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In this dissertation, the teaching of happiness through morality courses in Mainland China is explored. The exploration centers on three questions: 1) What should be taught to students in terms of happiness? 2) Should schools focus on the cultivation of voluntary virtue or habituation of virtuous actions? And 3) what is the relation between happiness and achievement and/or sacrifice of self-interest? Based on both Aristotle’s and Marx’s views on these questions, the author argues that a comprehensive rather than a “correct” understanding of happiness should be taught to the students. Also, the author suggests that the goal of habituating students to virtuous actions is to cultivate voluntary virtue in students, and the habituation itself should not be the ultimate goal of moral education. Finally, the author suggests that in order to contribute to a more comprehensive understanding of happiness, students should be taught how to properly advance self-interest rather than always oppressing the concern of self-interest.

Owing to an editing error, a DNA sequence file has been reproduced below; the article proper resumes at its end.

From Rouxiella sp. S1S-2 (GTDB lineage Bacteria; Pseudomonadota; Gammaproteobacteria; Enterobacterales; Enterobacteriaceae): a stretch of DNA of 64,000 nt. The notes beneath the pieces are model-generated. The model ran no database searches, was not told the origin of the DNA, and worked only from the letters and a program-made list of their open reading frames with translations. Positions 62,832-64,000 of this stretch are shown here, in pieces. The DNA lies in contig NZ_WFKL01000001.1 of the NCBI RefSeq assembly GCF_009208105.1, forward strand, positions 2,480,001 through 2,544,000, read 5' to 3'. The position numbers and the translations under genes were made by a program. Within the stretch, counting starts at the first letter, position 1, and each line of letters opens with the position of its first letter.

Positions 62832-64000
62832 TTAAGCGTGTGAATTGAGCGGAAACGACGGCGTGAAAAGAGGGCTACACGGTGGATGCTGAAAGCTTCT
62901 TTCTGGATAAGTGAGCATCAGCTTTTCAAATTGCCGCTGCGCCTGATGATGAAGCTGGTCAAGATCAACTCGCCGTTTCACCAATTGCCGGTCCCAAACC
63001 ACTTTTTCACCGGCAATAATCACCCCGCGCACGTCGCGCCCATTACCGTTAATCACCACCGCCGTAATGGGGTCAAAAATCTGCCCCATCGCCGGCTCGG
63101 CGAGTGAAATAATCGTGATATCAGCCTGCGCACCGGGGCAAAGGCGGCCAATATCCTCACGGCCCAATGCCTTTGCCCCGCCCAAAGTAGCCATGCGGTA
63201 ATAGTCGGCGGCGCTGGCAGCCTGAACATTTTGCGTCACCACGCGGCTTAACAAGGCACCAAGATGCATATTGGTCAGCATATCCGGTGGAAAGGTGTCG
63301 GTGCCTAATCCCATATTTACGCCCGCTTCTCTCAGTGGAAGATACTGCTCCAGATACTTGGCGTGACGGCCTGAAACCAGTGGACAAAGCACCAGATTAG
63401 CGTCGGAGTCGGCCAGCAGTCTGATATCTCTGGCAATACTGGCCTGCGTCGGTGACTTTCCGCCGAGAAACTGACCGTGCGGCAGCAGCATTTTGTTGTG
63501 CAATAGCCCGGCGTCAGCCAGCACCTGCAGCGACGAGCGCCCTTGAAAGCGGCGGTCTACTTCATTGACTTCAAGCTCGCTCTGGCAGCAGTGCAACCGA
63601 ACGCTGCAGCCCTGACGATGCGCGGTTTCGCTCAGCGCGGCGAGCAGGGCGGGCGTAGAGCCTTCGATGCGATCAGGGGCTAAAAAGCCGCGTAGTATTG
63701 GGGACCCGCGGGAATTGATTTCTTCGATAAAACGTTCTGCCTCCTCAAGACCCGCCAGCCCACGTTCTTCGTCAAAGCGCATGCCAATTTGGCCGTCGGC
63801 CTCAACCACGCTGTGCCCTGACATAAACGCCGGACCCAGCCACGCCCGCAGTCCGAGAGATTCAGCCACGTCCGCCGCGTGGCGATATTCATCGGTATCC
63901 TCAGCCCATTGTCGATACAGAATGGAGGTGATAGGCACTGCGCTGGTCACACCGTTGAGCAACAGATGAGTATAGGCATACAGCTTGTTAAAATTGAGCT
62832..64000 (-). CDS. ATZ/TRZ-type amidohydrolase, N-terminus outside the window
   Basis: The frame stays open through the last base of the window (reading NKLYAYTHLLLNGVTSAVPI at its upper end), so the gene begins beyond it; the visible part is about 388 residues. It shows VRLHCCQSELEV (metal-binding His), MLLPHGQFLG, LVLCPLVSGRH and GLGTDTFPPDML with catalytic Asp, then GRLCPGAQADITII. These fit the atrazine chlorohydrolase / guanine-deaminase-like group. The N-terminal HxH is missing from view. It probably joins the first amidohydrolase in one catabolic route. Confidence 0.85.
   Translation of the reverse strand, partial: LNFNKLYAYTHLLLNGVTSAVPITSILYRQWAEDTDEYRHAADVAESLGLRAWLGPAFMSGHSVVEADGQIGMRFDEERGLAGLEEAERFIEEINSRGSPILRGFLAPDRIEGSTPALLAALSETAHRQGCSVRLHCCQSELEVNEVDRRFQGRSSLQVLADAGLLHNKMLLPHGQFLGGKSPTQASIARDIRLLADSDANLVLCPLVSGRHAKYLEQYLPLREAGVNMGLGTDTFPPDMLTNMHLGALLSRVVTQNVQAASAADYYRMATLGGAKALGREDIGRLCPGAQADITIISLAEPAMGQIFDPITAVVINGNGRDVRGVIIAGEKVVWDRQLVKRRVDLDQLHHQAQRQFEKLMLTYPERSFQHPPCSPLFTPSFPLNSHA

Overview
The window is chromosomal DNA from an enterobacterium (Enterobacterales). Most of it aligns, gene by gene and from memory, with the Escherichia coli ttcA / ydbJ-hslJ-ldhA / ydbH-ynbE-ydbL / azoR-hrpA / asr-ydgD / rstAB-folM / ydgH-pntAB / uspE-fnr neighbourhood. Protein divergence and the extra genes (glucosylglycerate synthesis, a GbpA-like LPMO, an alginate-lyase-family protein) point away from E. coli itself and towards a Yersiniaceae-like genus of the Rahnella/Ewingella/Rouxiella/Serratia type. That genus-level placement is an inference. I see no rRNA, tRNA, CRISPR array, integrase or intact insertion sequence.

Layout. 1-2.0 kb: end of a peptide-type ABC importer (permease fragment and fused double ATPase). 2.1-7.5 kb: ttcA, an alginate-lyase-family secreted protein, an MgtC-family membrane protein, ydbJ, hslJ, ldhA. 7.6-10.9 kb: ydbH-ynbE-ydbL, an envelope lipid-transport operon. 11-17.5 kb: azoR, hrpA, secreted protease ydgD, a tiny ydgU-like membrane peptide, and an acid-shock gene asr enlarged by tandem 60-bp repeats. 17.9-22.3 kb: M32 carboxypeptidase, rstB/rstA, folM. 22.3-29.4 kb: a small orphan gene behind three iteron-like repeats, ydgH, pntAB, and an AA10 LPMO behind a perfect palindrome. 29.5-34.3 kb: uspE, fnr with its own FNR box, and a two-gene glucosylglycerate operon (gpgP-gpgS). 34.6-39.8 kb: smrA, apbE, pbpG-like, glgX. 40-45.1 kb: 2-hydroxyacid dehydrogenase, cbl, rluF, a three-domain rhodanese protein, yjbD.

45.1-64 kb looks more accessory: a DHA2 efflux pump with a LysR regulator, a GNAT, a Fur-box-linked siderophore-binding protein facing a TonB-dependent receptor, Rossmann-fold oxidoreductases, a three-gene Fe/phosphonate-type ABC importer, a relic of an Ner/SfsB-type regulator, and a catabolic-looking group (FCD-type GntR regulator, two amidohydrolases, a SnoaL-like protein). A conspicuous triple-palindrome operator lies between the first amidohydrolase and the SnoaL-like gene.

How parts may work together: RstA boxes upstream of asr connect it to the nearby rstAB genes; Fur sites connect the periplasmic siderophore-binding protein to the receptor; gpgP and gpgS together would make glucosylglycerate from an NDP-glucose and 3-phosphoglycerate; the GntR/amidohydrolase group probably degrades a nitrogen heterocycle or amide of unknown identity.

The structure of this dissertation is as follows:
The research purpose and core issues are discussed in the Introduction. Chapter 1 is a background knowledge of the teaching of happiness in Mainland China and a literature review on this topic. Chapter 2 and Chapter 3 focus on Aristotle’s and Marx’s views of happiness, respectively. In Chapter 4 Aristotle’s and Marx’s views of happiness are compared and discussed. Chapter 5 focuses on the implications of both the two philosophers’ views of happiness for the teaching practice of happiness in Mainland China. Chapter 6 is the conclusion.